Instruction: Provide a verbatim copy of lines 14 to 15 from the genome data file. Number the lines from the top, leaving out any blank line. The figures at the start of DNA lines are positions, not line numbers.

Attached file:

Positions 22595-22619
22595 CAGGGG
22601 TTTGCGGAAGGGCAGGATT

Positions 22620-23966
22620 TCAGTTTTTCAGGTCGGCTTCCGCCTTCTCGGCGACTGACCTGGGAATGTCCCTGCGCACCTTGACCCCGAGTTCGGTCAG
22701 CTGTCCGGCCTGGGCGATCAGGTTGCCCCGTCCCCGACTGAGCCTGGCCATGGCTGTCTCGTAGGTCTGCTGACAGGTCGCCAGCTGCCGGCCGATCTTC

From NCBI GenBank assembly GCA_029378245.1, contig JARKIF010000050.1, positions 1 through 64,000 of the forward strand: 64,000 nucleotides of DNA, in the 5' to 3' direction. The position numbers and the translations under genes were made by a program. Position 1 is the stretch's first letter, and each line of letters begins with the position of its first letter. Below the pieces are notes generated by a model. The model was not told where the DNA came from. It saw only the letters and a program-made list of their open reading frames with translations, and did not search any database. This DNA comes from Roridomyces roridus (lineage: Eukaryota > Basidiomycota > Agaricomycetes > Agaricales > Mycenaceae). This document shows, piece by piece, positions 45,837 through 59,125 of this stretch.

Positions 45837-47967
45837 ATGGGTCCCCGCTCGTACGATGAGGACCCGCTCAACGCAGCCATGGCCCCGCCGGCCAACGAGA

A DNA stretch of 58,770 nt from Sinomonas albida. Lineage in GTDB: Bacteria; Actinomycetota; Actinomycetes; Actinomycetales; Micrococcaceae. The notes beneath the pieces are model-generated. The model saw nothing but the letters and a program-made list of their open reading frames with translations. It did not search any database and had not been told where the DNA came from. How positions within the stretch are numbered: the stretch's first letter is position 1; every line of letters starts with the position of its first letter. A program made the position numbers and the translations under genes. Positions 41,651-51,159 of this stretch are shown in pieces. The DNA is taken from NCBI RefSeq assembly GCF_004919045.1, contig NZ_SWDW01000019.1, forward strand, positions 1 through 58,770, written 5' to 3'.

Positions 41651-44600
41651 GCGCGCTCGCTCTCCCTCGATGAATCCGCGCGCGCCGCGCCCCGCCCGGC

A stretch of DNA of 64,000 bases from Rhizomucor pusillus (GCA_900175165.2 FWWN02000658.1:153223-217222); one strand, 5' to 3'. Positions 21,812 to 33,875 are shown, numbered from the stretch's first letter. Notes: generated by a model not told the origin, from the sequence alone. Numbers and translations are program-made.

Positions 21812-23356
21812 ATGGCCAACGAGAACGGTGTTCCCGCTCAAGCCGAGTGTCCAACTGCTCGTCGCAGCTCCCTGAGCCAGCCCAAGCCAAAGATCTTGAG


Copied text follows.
Positions 21812-23356
21812 ATGGCCAACGAGAACGGTGTTCCCGCTCAAGCCGAGTGTCCAACTGCTCGTCGCAGCTCCCTGAGCCAGCCCAAGCCAAAGATCTTGAG